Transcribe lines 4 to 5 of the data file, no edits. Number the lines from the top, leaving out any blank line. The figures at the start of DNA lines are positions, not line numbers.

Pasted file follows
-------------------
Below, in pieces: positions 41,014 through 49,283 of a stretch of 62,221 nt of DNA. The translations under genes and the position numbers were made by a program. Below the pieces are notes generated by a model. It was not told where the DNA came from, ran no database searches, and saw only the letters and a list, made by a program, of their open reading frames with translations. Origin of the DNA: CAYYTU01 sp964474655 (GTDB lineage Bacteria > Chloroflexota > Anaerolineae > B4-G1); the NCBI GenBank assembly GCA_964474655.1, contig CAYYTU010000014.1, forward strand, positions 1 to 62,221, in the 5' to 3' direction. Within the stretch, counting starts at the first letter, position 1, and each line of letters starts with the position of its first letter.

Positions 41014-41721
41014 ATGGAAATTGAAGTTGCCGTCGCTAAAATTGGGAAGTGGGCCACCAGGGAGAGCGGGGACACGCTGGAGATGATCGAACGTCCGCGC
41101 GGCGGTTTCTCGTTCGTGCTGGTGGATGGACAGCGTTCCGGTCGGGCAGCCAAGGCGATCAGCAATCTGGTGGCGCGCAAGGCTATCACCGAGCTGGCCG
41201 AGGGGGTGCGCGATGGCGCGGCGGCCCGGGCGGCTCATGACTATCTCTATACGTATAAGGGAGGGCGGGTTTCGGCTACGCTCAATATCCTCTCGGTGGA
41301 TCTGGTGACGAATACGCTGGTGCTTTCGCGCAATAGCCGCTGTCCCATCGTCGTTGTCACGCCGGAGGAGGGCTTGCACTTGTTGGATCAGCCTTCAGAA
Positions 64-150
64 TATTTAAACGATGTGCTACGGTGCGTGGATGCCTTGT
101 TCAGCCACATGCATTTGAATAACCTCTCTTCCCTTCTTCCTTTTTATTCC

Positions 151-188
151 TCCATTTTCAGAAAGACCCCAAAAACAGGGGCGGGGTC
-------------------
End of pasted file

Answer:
41101 GGCGGTTTCTCGTTCGTGCTGGTGGATGGACAGCGTTCCGGTCGGGCAGCCAAGGCGATCAGCAATCTGGTGGCGCGCAAGGCTATCACCGAGCTGGCCG
41201 AGGGGGTGCGCGATGGCGCGGCGGCCCGGGCGGCTCATGACTATCTCTATACGTATAAGGGAGGGCGGGTTTCGGCTACGCTCAATATCCTCTCGGTGGA